Several victims in last week’s deadly Apple Store crash intend to file a lawsuit, according to a statement from a legal team representing several of the victims.
According to attorneys Doug Sheff and Kathy Jo Cook, the legal pair will hold a press conference Tuesday to discuss the litigation on behalf of the victims. Sheff & Cook did not reveal who or what parties the lawsuit would be filed against.
“Many individuals and families have suffered irreparable physical, psychological and financial damage as a result of this needless catastrophe,” Sheff & Cook said.
Twenty people were injured and another was killed after an SUV plunged through the storefront of Derby Street on Monday, November 21.
Bradley Rein, 53, was arraigned on November 22 in Hingham District Court on charges of reckless homicide by a motor vehicle and reckless operation of a motor vehicle, according to Plymouth District Attorney Timothy Cruz.
During the arraignment, prosecutors said Rein doesn’t have any connection to the Apple Store and no history of mental illness. A defense attorney stated that his client has no criminal record.
The person who passed away was identified as Kevin Bradley, 65, of New Jersey. According to Apple, Bradley was a “professional who was onsite supporting recent construction at the store.”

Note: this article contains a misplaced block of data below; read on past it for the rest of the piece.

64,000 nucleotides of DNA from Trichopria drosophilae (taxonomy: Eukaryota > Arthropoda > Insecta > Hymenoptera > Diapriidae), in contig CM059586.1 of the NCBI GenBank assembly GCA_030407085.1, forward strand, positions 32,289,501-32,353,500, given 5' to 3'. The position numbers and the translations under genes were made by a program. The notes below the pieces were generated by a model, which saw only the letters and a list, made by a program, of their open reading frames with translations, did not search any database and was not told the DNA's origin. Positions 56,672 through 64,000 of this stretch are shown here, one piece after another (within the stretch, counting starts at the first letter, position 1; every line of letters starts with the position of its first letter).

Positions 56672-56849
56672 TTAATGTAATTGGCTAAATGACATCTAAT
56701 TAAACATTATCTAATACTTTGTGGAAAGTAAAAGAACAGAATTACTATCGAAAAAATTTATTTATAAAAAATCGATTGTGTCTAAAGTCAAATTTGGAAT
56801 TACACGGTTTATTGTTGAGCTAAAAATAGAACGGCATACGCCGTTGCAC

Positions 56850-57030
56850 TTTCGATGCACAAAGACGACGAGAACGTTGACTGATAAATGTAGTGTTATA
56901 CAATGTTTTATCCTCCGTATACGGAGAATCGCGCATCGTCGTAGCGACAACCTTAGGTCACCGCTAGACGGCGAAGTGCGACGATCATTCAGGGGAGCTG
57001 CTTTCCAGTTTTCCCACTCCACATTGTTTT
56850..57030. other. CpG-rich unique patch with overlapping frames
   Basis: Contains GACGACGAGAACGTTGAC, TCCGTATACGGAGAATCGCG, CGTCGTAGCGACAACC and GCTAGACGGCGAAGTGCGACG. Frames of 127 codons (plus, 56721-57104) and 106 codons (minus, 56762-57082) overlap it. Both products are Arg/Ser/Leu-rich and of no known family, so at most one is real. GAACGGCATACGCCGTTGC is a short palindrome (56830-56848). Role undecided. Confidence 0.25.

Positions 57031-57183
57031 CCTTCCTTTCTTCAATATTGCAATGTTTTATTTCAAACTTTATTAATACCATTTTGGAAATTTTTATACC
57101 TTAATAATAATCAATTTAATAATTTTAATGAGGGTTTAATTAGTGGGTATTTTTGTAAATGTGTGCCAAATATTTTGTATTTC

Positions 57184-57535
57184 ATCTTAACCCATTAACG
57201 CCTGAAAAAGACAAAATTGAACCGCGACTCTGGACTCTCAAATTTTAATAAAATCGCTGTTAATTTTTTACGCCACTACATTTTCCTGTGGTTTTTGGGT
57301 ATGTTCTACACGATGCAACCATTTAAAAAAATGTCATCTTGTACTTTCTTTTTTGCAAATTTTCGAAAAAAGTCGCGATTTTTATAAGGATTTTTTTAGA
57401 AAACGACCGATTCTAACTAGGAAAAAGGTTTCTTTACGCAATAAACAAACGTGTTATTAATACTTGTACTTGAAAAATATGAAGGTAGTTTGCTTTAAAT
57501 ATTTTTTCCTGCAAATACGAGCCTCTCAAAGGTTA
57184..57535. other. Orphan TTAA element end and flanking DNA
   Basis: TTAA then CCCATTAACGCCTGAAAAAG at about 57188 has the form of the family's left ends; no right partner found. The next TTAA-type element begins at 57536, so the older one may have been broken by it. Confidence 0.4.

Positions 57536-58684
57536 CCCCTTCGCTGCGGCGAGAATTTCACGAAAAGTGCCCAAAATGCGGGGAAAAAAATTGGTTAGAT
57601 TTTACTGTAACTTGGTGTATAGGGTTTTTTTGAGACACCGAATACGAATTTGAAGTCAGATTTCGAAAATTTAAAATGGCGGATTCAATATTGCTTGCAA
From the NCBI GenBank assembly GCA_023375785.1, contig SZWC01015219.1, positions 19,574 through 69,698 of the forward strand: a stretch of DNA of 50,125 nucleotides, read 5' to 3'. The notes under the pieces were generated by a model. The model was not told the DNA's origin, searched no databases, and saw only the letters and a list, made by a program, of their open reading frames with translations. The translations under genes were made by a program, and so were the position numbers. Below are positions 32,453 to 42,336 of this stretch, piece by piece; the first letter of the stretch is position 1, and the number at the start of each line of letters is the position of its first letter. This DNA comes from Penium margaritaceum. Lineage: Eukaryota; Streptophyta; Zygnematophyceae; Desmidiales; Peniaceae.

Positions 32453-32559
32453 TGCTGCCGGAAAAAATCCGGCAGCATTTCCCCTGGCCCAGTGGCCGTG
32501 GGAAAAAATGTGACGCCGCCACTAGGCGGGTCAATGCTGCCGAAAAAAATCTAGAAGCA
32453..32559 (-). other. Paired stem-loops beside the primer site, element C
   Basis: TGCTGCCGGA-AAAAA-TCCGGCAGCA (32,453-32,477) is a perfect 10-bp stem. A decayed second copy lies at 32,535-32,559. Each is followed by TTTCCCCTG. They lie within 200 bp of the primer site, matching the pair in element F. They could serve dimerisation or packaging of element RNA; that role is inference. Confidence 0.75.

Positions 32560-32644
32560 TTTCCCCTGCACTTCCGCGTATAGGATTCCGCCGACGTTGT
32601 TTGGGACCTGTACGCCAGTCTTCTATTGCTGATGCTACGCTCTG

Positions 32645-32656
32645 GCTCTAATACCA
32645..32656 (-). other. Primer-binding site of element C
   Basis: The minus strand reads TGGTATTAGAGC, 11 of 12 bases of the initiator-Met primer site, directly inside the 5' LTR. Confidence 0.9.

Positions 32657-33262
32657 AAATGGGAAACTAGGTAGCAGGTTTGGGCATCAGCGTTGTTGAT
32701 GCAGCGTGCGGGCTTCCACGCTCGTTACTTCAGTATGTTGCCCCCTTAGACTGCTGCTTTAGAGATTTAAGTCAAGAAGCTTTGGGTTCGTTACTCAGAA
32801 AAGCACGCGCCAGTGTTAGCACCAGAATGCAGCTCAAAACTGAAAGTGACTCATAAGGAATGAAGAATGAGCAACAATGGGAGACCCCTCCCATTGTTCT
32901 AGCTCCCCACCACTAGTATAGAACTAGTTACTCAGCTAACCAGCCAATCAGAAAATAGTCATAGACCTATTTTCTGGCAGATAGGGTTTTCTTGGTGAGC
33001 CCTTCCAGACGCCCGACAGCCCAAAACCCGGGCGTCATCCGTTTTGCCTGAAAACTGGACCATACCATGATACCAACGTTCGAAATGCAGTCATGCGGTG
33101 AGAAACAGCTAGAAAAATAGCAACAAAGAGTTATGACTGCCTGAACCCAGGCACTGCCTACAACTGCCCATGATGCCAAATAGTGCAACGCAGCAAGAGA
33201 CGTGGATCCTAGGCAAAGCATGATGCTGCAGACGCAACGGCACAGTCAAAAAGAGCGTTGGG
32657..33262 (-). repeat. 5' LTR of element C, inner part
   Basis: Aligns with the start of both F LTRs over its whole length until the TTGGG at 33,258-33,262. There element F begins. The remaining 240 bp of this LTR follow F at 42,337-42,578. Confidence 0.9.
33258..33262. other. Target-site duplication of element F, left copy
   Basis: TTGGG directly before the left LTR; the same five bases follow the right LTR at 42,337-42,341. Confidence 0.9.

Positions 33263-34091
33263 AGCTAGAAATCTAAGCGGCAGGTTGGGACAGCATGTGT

Most of the other victims were taken to South Shore Hospital, while two victims were taken to Boston for treatment, Cruz said.
Dr. Jason Tracy, Chief of Emergency Medicine at South Shore Hospital, said 17 people in total arrived at the ER suffering from “all types of traumatic injuries,” including head trauma, lower extremity injuries, and “mangled” limbs.
“We had multiple resources respond to the hospital including additional surgeons and additional support staff,” Tracy said. “We were very well staffed at this time considering the day of the week and the time of the day.”
Rein was not hospitalized and he was immediately detained for questioning following the crash. Cruz confirmed that Rein was arrested after an investigation found that criminal charges were warranted. He called the incident “unthinkable.”
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